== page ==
Large-scale investments are needed to ensure the criminal justice system is able to tackle court backlogs and ensure access to justice for victims and defendants, state leaders say lawyers.
The warning from the Law Society of England and Wales comes as the Public Accounts Committee today published a report questioning the UK Government’s ‘meager ambition’ to reduce the backlog of cases to 53,000 the Crown Court.
“The report echoes the concerns we have long raised about the backlog plaguing our criminal courts, leaving victims and defendants waiting too long to get the justice they deserve,” said the president of the Bar, I. Stephanie Boyce.
“Long delays in even the most serious court cases mean that a traumatized victim may wait years to see their abuser locked up, while an innocent defendant may find his or her life in limbo waiting to clear her name.
“Our duty counsel heatmaps and workload survey illustrate the retention and recruitment crisis in the criminal defense profession.*
“Years of underinvestment and cuts mean there is a real risk that the capacity simply isn’t there in terms of lawyers and lawyers, as well as judges, to do the large volume of work needed. to eliminate the backlog significantly.
“Investment is now needed across the criminal justice system, starting with the immediate implementation of the 15% increase in criminal legal aid rates recommended in Sir Christopher Bellamy’s Independent Review on criminal legal aid.
“If this does not happen, we are concerned that our members will leave the market at ever faster rates, which will seriously compromise the government’s ability to eliminate the huge backlog of criminal courts and reduce the unacceptable delays faced by victims, witnesses and defendants. .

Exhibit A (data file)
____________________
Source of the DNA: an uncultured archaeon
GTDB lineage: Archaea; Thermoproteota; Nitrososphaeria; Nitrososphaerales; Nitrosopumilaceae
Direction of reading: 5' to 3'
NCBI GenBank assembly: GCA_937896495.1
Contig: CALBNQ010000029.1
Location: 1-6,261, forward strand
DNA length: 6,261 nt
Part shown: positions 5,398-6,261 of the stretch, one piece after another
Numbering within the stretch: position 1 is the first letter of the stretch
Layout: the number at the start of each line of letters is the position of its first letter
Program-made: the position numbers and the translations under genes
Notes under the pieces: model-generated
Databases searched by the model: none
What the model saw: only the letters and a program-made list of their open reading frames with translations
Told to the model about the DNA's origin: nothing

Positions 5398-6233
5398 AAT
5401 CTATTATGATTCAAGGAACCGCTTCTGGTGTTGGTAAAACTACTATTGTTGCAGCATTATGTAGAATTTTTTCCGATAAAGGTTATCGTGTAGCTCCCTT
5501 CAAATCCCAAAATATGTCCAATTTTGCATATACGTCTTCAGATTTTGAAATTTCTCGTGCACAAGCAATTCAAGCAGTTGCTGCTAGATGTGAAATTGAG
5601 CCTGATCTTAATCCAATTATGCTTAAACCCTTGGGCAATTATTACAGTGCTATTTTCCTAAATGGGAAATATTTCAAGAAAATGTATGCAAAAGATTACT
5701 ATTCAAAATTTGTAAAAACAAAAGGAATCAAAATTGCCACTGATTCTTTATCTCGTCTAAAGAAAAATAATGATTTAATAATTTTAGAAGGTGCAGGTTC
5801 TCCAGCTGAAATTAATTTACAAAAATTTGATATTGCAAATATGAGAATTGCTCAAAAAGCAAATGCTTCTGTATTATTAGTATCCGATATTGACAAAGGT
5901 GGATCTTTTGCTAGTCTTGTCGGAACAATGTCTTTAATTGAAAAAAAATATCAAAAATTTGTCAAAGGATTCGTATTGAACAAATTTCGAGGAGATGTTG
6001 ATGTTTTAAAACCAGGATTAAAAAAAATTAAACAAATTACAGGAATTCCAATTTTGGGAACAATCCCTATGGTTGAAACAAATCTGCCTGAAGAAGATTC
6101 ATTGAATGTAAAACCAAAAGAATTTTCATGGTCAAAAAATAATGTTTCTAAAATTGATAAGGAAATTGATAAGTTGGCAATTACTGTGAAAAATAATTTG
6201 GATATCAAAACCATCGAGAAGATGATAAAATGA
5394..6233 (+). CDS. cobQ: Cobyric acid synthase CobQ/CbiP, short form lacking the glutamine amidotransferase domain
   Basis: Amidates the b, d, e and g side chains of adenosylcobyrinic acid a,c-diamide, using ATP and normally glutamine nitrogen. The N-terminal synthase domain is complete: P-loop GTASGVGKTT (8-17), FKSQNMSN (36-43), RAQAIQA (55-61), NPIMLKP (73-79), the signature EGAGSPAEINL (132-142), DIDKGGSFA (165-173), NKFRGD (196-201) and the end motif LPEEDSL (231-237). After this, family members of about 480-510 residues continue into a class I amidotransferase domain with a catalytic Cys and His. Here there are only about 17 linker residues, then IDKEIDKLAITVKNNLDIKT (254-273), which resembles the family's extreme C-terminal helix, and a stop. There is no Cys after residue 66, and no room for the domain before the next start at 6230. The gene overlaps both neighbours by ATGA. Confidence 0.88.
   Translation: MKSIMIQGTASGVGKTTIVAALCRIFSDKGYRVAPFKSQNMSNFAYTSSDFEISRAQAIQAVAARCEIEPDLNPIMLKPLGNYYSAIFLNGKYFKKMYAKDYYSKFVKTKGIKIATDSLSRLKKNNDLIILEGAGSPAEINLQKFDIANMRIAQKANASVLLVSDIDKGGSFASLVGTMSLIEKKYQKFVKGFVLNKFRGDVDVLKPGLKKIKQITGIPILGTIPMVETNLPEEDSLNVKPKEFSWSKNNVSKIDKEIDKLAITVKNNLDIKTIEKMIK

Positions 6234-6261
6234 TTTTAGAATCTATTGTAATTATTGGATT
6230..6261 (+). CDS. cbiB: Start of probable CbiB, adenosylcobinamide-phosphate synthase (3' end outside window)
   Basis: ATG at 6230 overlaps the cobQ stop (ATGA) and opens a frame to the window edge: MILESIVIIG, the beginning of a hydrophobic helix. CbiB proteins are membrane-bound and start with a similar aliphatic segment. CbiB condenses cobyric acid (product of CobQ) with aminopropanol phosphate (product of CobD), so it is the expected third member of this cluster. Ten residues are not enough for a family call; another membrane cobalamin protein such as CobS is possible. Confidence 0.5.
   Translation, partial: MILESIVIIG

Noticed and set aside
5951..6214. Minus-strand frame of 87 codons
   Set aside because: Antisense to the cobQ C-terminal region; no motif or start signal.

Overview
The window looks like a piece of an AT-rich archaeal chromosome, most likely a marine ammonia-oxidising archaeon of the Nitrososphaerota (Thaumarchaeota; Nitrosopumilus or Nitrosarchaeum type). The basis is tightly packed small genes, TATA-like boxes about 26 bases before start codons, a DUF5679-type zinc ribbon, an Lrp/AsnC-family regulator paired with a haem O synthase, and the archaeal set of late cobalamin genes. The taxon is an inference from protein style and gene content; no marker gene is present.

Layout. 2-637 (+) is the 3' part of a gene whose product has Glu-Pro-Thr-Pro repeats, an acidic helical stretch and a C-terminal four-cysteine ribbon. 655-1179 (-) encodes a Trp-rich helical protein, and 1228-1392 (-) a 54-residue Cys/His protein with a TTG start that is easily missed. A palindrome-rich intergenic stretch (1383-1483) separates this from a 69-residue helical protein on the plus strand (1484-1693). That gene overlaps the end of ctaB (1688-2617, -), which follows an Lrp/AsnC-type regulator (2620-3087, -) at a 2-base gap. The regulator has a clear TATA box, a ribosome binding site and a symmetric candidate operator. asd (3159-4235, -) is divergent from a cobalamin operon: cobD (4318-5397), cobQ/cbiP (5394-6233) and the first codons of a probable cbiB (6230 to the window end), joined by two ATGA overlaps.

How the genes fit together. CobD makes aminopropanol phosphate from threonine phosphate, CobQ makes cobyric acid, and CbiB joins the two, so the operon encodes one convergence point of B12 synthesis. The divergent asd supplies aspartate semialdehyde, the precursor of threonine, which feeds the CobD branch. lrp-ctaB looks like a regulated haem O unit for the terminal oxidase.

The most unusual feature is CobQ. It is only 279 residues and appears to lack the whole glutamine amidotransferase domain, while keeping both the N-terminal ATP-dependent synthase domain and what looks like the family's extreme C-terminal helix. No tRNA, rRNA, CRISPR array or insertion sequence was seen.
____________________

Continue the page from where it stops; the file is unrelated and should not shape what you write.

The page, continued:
“Ensuring that all barriers preventing various candidates from obtaining opportunities in the profession are removed, as well as recruiting from diverse talent pools of salaried and salaried judges in courts and tribunals, will help build the capacity needed to eliminate the ‘back.
“As the report rightly points out, 20,000 new police officers will only increase the workload of the criminal courts. You can pour all the money you want into policing and prosecution, but without a healthy criminal defense profession, British justice will cease to exist and it is the public who will suffer.
Notes to Editors
Read our survey of firms’ ability to manage the Crown Court backlog
From February 10, 2022only 1,062 firms held a criminal legal aid contract compared to 1,652 in April 2012.
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